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Comment: Consider Artifacts, too (Score 1) 693

One of the artifacts that I've held on to, is my granddad's slide rule. He was an engineer, and I've treasured the slide rule.

As a programmer, I can't think of many artifacts I would be able to give to my daughter, or that she would give to her children. I have kept the old Compaq BASICA reference book that I used as a kid, but without moving parts like a sliderule, it doesn't strike me as cool. It seems like everything is virtual and ephemeral in this time of glass touch screens and constantly upgrading software.

None-the-less -- something tangible that doesn't take up too much space, -- that could be really important to her.

Comment: Re: Or how about no jobs? (Score 1) 307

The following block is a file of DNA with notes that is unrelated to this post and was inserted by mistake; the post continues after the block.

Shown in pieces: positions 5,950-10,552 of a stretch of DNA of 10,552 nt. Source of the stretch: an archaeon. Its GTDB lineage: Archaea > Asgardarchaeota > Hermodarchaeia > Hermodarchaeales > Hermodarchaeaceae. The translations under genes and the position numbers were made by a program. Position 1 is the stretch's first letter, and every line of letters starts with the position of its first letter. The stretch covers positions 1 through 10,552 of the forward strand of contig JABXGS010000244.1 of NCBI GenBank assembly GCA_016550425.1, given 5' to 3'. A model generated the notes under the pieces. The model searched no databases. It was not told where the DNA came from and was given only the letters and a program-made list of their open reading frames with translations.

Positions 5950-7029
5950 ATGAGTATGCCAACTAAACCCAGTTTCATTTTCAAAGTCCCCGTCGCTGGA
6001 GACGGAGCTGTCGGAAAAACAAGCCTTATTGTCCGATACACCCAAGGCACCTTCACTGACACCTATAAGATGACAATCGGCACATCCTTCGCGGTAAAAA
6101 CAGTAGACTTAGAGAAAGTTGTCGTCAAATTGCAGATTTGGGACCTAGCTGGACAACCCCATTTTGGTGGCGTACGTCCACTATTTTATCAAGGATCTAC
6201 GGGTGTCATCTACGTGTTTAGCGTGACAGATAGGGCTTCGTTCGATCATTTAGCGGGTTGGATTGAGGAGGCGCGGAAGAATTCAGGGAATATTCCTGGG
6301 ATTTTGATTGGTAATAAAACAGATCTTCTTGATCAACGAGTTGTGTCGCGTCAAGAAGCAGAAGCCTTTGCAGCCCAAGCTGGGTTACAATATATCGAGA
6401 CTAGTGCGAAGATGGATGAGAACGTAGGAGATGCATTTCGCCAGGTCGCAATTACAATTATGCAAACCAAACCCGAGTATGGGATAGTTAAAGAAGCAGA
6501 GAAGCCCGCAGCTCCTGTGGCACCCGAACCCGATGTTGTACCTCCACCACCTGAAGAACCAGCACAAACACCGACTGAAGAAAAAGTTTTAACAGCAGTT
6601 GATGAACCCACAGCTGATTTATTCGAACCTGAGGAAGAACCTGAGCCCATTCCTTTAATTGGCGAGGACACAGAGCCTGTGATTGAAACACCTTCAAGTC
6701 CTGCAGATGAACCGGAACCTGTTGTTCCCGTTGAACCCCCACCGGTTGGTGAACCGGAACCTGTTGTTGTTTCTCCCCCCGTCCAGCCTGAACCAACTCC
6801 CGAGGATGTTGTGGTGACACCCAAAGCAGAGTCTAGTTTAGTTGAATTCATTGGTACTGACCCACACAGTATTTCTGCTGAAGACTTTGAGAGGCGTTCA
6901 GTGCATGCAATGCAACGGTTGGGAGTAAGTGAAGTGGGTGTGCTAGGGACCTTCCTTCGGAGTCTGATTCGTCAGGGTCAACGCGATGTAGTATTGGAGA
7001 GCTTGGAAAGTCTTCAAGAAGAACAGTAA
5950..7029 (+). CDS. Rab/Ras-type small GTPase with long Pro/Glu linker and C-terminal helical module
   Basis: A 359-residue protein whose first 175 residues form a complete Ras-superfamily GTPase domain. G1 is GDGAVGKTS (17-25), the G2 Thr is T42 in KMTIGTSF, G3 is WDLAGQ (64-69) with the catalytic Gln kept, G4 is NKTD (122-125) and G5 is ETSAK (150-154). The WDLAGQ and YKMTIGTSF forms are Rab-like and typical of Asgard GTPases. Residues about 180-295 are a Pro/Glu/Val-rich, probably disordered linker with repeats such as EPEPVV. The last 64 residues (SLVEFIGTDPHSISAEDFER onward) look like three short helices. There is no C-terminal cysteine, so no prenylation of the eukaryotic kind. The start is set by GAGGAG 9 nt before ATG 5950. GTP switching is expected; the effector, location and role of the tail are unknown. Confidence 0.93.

by cpt kangarooski (#49074223) Attached to: The Software Revolution

If you're going to go around reading Wikipedia pages, you may as well finish reading them before citing them.

Here's what the very same Wikipedia page says, one paragraph after the one you quoted:

The ARPANET incorporated distributed computation (and frequent re-computation) of routing tables. This was a major contribution to the good survivability that the ARPANET had, in the face of significant destruction - even by a nuclear attack. Such auto-routing was technically quite challenging to construct at the time. The fact that it was incorporated into the early ARPANET made many believe that this had been a design goal.

The ARPANET was in fact designed to survive subordinate-network losses, but the principal reason was that the switching nodes and network links were unreliable, even without any nuclear attacks. About the resource scarcity that spurred the creation of the ARPANET, Charles Herzfeld, ARPA Director (1965â"1967), said: